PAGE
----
CHICAGO (WLS) -- The countdown is almost over to legal recreational marijuana in Illinois, but are the dispensaries ready for Wednesday's crowds and the demand.
Long lines are expected at about three dozen dispensaries statewide as many open their doors to recreational customers at 6 a.m.
RELATED: Illinois Weed Legalization Guide
The big unknown is as Illinois rings in a new year is whether or not there will be enough supply.
With 3,000 square feet, 18 TV menu boards, and 2 new ATM's, Illinois' biggest dispensary, The Herbal Care Center, is now even larger as the medical marijuana company is ready to open its doors to recreational customers.
RELATED: Illinois Weed Legalization Guide: Will your city or town sell marijuana?
"I'm confident our team, our staff is prepared as anybody in the state right now," said THC Center Dispensary manager Michael Mandera. "We have the size, the capacity we are ready to go."
Anticipating long lines beginning at midnight, the THC Center will open bright and early, and plans to provide hot chocolate and coffee in heated tents for waiting customers, as well as provide valet parking.
Dispensary 33 in Andersonville is also trying to make the experience comfortable for its customers by teaming up with local businesses to provide food for those waiting. Several suburban dispensaries will have entertainment and music for their new customers.
The big concern isn't just for those looking to indulge in the new pastime, but more so for those who have been relying on cannabis for medical purposes.
Medical marijuana patients have been stocking up this week in fear of a shortage of supply. While dispensaries are mandated by state law to hold enough product for medical users, they are hoping there will be enough for recreational customers.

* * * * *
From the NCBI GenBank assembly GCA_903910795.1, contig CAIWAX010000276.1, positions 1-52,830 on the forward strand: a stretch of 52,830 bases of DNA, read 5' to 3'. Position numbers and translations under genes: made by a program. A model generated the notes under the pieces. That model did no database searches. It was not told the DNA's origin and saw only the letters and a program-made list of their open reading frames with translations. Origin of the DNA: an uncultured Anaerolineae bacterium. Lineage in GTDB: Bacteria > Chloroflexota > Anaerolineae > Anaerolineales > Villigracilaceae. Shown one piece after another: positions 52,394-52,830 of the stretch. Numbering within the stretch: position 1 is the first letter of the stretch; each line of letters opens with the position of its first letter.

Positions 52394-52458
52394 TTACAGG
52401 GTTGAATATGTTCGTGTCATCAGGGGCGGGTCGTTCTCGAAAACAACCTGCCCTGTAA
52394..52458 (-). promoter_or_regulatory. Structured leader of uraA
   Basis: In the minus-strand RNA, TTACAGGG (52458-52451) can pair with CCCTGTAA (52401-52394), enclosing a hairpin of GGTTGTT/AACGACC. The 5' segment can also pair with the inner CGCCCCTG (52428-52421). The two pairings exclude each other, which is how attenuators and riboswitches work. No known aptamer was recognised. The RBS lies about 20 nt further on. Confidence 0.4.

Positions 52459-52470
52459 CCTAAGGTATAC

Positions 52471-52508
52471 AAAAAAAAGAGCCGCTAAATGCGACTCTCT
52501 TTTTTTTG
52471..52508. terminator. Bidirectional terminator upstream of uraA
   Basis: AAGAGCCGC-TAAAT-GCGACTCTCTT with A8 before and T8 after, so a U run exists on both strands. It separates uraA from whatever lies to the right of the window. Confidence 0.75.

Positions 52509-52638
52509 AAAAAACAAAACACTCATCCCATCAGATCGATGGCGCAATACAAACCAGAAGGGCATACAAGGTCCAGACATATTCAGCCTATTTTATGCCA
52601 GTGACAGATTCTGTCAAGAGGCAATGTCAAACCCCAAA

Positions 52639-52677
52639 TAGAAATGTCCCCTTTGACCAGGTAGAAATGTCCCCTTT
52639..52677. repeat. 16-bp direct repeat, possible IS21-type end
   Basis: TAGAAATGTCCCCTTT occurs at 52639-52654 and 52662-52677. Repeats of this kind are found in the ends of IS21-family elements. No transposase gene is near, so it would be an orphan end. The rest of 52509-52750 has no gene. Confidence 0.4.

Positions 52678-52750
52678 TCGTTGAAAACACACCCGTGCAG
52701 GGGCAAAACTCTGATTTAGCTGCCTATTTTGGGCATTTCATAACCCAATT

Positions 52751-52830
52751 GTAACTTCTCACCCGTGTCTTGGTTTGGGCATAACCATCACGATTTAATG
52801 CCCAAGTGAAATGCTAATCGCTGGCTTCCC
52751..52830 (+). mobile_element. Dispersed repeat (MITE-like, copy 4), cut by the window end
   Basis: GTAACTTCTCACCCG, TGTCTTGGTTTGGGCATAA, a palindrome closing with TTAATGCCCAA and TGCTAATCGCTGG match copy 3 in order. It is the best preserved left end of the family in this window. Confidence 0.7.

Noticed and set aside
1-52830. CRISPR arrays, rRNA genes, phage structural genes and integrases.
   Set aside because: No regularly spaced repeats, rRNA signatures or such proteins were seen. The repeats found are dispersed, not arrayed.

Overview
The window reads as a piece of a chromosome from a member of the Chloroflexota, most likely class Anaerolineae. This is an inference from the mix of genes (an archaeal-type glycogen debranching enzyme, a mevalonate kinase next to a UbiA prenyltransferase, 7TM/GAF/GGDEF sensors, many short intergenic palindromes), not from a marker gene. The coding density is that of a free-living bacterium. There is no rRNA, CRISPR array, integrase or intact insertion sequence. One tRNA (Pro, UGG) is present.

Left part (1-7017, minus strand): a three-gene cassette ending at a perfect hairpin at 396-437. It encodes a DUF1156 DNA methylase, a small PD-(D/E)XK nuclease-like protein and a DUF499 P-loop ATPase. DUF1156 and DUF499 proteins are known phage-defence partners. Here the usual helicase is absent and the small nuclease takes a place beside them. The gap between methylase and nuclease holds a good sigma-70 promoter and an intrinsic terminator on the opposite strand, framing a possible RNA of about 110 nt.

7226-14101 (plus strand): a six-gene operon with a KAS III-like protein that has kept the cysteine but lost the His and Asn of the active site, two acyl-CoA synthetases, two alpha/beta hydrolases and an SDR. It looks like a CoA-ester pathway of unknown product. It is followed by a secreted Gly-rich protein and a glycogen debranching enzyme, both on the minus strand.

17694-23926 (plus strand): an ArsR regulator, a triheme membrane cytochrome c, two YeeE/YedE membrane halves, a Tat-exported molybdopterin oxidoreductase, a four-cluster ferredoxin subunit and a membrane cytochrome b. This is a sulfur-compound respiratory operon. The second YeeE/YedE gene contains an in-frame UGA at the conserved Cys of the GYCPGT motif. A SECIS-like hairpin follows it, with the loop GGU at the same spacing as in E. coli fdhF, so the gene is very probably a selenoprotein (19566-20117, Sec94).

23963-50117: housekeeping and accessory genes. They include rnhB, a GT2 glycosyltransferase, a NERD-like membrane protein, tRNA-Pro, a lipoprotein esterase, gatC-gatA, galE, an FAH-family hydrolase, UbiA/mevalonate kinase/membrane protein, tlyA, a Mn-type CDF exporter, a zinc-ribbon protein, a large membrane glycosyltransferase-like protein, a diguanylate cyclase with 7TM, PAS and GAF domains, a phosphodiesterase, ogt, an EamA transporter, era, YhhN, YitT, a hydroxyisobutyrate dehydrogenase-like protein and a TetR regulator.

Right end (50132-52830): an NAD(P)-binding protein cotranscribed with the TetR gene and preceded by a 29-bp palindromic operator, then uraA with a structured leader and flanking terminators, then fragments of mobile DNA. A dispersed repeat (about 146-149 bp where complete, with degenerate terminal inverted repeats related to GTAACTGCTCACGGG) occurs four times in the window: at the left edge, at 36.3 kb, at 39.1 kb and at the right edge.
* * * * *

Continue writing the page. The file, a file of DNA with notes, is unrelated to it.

RELATED: Illinois medical marijuana dispensaries issued licenses to sell weed, including 10 in Chicago
"It's hard to tell right now," Mandera said, "we are continuing to work hard with our growers to make sure our supply is there. We are stock piled as heavily as we could."
Illinois Cannabis Czar Toi Hutchinson said she will be keeping a close eye on the situation tomorrow. She said the state made sure cultivators boosted their capacity to prepare, but did acknowledge that a shortage is possible.
"This is just the beginning of what the legalization roll out is going to be and we anticipate we will work through the glitches in the system as they happen," Hutchinson said.
Watching and monitoring the first day of legal marijuana is the best the state can do, she added.
Applications for 75 new licenses that the state plans to award by May 1 are due January 2.
Long lines, high demand expected on first day of legal marijuana in Illinois
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